Ground Truth Briefing | The 2021 North American Leaders' Summit
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On November 18, 2021, U.S. President Joe Biden, Canadian Prime Minister Justin Trudeau, and Mexican President Andrés Manuel López Obrador met in Washington for a North American Leaders Summit: the first since Prime Minister Trudeau hosted President Barack Obama and President Enrique Peña Nieto in Ottawa five years ago.
As the North American leaders prepare for their first summit since 2016, listen as our experts, former U.S. Ambassador to Mexico Earl Anthony Wayne and former U.S. Ambassador to Canada David Jacobson, brief you on what to expect from the upcoming day of meetings.
Earl Anthony Wayne
"In both of those previous summits there was a very rich agenda, much of that work then ended over the last four years and so this is taking this up again in a very healthy way between the three countries, and what is very important is of course that the three leaders get along together well and set a good relationship, but that within that they give an action agenda for their teams, their government to get back to work on these really important issues whereby learning from each other, building similar approaches, we can really help prosperity emerge more quickly as we come out of this pandemic and we can help address some of the big security issues across the continent."
“On the agenda of creating prosperity, there will be a lot of meeting of the minds. I think there will be widespread agreement that we should learn the lessons from the pandemic, what happened on the border, what happened on the supply chains, that we should work to incorporate those in positive ways going forward just as how people and things cross our borders in a safer way. We clearly need to work together to better understand supply chains than any of the governments did ahead of time. We also are looking at things that I think are shared between the U.S., Mexico, and Canada is how we help our workforce get the skills they need to be well employed and support industry going forward with the continued incorporation of new technologies.”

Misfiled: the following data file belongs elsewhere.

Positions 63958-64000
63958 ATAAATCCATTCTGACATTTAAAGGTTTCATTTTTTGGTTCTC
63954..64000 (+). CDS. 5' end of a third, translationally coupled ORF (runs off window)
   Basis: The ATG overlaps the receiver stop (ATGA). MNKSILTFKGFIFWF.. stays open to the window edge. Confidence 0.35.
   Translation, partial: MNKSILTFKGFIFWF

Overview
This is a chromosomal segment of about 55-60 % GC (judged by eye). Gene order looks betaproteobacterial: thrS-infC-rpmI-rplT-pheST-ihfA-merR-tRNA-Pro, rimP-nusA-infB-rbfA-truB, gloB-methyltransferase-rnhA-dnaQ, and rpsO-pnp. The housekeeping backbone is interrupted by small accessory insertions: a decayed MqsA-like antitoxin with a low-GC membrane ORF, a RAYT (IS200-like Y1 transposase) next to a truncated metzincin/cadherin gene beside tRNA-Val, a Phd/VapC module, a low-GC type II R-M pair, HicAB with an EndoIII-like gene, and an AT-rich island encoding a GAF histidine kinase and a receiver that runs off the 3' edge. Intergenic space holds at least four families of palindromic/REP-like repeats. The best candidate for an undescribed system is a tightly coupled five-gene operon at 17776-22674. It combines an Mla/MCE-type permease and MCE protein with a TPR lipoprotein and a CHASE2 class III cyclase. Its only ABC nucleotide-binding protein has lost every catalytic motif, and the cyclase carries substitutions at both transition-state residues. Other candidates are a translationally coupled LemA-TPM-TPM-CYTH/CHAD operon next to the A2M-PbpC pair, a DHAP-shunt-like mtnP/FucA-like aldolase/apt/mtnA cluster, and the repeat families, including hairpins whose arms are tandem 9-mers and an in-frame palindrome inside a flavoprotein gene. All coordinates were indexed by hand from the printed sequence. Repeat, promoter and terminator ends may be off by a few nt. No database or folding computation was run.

“If you are going to change the root causes, you need to both spend money but you need to spend money wisely and you actually have to address the root causes. And as you know the Biden administration has asked for a billion dollars a year as their plan to invest in the northern tier of Central America and they're also, really for the first time, very openly going after bad governance in those countries because you cant invest in getting industries to invest. You can't create the situation where new jobs are going to be created if you don't have a good environment if you have bad government if you have a lot of corruption and so they're trying to work on all those fronts simultaneously. As you also know, very sadly, the Trump Administration cut off a number of programs that were USAID programs that were working very successfully to address problems of crime and to start to create new possibilities for jobs in different parts of those three countries. And the needs are really different in different countries and in the different parts of the countries.”
“These issues are really important for jobs in all three countries, security in all three countries, and all of us all three countries just suffer if the countries aren't trying to work through their differences and take advantage of these opportunities…I hope what we are going to see is the initiation of a period of real activity and hard work on what are really hard problems between the three countries so this can really be an important launch event and I hope we are going to see that.”